Miami County meets poll worker quota

MIAMI COUNTY — Miami County is one of 72 Ohio counties that has met its recruitment goal for poll works for the Nov. 3 election.

Last week, Miami County Board of Elections Director Laura Bruns said the goal was to have 520 people, or about six people per precinct.

Bruns said interested registered voters, from both parties, continue to call and have offered to work the polls. Bruns said they are taking down a list of names because “there’s no such thing as too many” poll workers. The board of elections will train those who are interested even though they may not be needed. With the COVID-19 pandemic, officials said they would rather have more than necessary ready to help at the polls.

“The way I look at it is if a voter wants to work and comes to training, they are going to learn a lot about how this process works just coming to an hour-and-a-half training,” Bruns said. “The more people who understand how things work the better.”

Bruns said if those who come to training and get paid $15 don’t end up working, that’s OK. Board of Elections member Jim Oda asked if those who are trained can always be in the pool of poll workers for the next election, which Bruns affirmed.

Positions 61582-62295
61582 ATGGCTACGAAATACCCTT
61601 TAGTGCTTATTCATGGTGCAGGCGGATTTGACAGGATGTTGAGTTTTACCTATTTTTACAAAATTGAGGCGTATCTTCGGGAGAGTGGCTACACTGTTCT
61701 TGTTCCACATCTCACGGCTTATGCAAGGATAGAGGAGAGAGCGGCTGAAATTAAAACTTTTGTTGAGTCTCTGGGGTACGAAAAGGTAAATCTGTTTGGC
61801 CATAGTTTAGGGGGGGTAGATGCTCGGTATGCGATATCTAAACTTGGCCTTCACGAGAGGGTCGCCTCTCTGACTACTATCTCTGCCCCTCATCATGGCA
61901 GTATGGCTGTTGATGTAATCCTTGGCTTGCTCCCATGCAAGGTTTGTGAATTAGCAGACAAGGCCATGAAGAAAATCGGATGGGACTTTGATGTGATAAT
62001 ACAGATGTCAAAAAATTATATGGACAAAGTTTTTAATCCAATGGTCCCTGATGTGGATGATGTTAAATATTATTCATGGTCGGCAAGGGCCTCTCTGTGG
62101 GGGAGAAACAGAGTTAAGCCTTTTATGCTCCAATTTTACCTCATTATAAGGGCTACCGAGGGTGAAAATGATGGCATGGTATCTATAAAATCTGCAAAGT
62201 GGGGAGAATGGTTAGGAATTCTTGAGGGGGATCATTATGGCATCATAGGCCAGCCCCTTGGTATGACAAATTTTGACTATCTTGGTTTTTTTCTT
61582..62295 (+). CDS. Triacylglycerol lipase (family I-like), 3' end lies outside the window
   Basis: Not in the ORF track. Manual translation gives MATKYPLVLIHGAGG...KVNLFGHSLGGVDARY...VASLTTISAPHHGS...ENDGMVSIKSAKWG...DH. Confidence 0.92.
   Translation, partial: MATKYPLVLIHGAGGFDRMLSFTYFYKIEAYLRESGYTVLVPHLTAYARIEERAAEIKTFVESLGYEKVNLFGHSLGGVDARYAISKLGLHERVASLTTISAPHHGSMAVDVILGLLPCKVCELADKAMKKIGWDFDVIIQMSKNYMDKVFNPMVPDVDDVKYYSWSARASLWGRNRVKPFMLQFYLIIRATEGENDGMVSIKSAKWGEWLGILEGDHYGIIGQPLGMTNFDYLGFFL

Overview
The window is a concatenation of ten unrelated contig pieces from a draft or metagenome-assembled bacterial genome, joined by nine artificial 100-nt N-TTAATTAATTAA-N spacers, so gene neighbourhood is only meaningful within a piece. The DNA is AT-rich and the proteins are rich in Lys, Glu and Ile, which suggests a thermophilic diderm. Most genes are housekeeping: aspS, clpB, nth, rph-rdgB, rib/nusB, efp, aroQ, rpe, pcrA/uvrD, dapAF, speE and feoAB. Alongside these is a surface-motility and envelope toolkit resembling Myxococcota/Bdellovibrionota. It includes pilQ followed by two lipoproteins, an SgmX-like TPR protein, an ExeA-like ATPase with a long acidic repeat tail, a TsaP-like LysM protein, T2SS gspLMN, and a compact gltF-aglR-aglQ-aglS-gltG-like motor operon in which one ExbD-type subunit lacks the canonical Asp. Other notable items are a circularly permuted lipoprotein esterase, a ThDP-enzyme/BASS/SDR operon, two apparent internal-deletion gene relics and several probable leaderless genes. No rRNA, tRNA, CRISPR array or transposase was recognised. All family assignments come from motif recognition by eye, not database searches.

According to the Secretary of State’s press release last week, 53,034 Ohioans have signed up to serve as a poll worker on Nov. 3, including includes 22,830 Democratic poll workers and 20,147 Republicans.

There are only 16 counties that are more than 100 poll workers away from meeting their goal. Those counties are Allen, Ashtabula, Clermont, Cuyahoga, Darke, Franklin, Greene, Hamilton, Lawrence, Mahoning, Montgomery, Richland, Ross, Stark, Summit, and Trumbull. Particular focus is on Franklin, Hamilton, and Summit counties — all of which require 500 or more poll workers to meet their goal, with Summit the furthest away – still needing 843 poll workers.

The board of elections also received an additional grant from the Vote at Home institute for around $35,000 which is the amount it will cost to purchase a ballot extractor. Bruns said the other grant, the Center for Tech and Civic Life’s grant for $39,000, will be used to pay for Election Day lunch for the county’s poll workers, as well as polling location rent and seasonal employees and outreach for ads, from print to YouTube video ads.

Those interested in serving as a poll worker can sign up at or the board of elections office (937)440-3905. For those who sign-up online, the boards of election have been instructed to promptly contact the voter and schedule training. From there you will be assigned to work a neighborhood polling location or may serve as a reserve poll worker and be on-call for election day.